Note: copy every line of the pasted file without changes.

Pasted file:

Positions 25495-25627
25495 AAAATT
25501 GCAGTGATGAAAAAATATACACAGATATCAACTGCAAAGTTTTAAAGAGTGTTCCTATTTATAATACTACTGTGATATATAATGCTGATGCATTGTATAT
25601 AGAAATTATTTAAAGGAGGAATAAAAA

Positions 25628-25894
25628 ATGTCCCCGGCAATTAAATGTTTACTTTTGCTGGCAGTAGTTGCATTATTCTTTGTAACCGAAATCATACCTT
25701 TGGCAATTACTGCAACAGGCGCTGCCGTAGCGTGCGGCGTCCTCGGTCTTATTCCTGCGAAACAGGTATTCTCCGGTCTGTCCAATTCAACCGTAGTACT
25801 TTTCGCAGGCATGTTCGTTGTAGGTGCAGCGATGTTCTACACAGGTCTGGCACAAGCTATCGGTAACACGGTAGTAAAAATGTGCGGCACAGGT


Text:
Positions 25495-25627
25495 AAAATT
25501 GCAGTGATGAAAAAATATACACAGATATCAACTGCAAAGTTTTAAAGAGTGTTCCTATTTATAATACTACTGTGATATATAATGCTGATGCATTGTATAT
25601 AGAAATTATTTAAAGGAGGAATAAAAA

Positions 25628-25894
25628 ATGTCCCCGGCAATTAAATGTTTACTTTTGCTGGCAGTAGTTGCATTATTCTTTGTAACCGAAATCATACCTT
25701 TGGCAATTACTGCAACAGGCGCTGCCGTAGCGTGCGGCGTCCTCGGTCTTATTCCTGCGAAACAGGTATTCTCCGGTCTGTCCAATTCAACCGTAGTACT
25801 TTTCGCAGGCATGTTCGTTGTAGGTGCAGCGATGTTCTACACAGGTCTGGCACAAGCTATCGGTAACACGGTAGTAAAAATGTGCGGCACAGGT